Tuesday, July 5, 2011

Review of The Lincoln Lawyer

Book 39: The Lincoln Lawyer by Michael Connelly, isbn 9780446616451, 516 pages, Grand Central Publishing, $7.99

The Premise: (from the back cover) "For defense lawyer Mickey Haller, the clock is always running. With two ex-wives, four Lincoln Town Cars that he uses as offices, and dozens of guilty clients, he can't afford to miss a trick. When he gets picked by a Beverly Hills rich boy arrested for assault, Mickey sees a franchise case: a nice, long, expensive trial with maximum billable hours -- until it hurtles him into the last place he wants to be. Suddenly hustling, cynical Mickey Haller is confronted with pure evil and someone may be truly innocent. Now, for a lawyer who has always gone for the easy score, getting justice means taking the deadliest risk of all."

My Rating: 4 stars

My Thoughts: I actually enjoyed this more than I thought I would. It was the June pick for our office book club, and I honestly didn't know what I'd make of it. I like detective and crime fiction, but courtroom dramas are not usually my thing. Still, I found myself pulled into the plot fairly quickly, and the courtroom scenes, when they did come in the second half of the book, were not nearly as tedious as I'd expected. Connelly keeps the action moving at a fair clip and doesn't let long lawyer-speech drag the action down. In fact, he goes out of his way to mock long, rambling speeches in front of the jury, which made me smile.

Character-wise, Mickey Haller is saddled with more than enough personal foibles. He's got two ex-wives both of whom are connected to his professional life, a young child he doesn't see often enough, and a mortgage he can barely meet. Most of his clients are guilty of what they've been accused of and it's Mickey's job to get them off on technicalities; most of the cops he encounters openly dislike or out-and-out hate him because he is the epitome of a slimy defense lawyer. And yet, there's also something endearing about Mickey -- as much as I wanted to dislike him, I just can't. Almost from the beginning of the book, you can tell there's a bit of a "heart of gold" underneath all that lawyerly slime. And it perhaps helps that most of the prosecution attorneys he meets are just as slimy as the cops think Mickey is; he definitely comes across as the lesser of two evils. He's also got daddy-issues that are not deeply explored in this book but are mentioned enough times that you know it's a character point Connelly intends to explore further in later books.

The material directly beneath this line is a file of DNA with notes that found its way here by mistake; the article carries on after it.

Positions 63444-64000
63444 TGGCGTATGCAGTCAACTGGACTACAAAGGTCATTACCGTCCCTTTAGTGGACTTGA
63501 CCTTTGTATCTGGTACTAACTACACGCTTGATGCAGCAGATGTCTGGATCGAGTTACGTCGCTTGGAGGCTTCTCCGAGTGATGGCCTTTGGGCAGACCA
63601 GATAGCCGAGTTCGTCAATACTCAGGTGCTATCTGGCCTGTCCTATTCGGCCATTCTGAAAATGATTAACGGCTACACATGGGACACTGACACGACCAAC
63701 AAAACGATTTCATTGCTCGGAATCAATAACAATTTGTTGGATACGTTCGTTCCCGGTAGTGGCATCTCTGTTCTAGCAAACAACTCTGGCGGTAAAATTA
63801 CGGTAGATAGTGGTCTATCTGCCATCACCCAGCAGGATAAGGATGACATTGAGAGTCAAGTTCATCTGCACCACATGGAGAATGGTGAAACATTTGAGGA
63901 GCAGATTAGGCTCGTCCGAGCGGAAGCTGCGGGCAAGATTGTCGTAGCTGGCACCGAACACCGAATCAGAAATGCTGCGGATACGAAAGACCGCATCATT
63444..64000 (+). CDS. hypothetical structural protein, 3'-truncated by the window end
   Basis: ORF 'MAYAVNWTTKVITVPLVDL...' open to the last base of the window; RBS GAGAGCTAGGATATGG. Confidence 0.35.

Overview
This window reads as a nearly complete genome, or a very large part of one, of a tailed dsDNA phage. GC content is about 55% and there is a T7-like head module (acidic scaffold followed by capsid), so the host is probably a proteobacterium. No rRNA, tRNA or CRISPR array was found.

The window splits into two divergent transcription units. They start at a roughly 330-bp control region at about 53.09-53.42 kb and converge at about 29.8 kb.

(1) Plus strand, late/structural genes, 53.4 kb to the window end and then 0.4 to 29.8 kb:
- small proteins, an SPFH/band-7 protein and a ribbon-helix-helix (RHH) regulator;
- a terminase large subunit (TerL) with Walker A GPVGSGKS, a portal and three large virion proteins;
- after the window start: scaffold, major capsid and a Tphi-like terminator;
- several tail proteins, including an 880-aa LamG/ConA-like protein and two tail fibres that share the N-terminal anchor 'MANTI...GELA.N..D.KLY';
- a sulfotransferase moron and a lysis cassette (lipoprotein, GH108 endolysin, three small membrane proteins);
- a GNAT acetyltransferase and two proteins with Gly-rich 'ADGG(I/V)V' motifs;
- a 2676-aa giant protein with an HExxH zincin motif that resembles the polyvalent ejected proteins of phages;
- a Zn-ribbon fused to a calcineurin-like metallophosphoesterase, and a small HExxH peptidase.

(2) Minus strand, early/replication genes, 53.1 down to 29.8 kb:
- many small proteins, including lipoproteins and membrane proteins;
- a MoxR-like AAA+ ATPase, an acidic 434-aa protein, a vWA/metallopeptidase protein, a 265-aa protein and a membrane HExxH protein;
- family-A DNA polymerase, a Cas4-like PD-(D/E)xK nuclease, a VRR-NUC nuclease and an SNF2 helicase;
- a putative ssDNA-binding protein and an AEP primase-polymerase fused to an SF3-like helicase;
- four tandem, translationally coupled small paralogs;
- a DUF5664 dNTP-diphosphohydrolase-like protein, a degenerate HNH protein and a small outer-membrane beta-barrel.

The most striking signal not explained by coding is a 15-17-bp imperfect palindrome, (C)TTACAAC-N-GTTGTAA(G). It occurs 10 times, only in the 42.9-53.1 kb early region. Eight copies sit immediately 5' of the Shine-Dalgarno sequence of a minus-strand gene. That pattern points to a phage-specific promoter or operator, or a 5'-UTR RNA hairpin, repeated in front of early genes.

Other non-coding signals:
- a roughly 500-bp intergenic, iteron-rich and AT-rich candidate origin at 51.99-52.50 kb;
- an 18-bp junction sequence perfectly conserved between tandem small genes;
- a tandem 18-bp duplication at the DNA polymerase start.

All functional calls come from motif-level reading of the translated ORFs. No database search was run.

Plot-wise, Connelly paces the story out very well. Again, what could have been a drawback (long speeches in court) Connelly plays to his main character's advantage, at once utlilizing the conventions of the genre and tweaking his nose at them.  It's the fast pace that makes even the most predictable twists in the plot (and there are one or two moments that you can see coming a mile away, although the big final twist did take me by surprise) palatable. The feel of the book is very cinematic -- fast cuts, no scenes that are there just for padding. Even the most trivial of scenes ties into the whole somehow; nothing is there "just for character development" or "just in case this becomes a book series." Every character mentioned has a role to play towards the greater plot, too. Some, granted, are peripheral but none are extraneous.  All of this helps sweep the reader along.

The only thing that really pulled me out of the story was the stylized manner of speech for Mickey and most of the main characters. I'm hard-pressed to find anyone in the book who speaks in contractions, and that sort of stylization in a story set in modern times always feels forced to me. I can accept it easier from the young female lead of True Grit than I can from a lawyer in a contemporary courtroom thriller. It's a personal thing, to be sure. I've been informed by a friend who knows a lot of defense lawyers that most defense lawyers speak without contractions whether they're in court or not-- precision of language very quickly becomes ingrained, is the way my friend worded it. As true to life as that may be, it still felt a bit jarring the times I noticed it.  But that's really my only complaint. The book is overall a fun read. I'm not sure I'll be running out to read the rest of the Mickey Haller books, but again, that's largely because I'm not a usual reader of courtroom thrillers.

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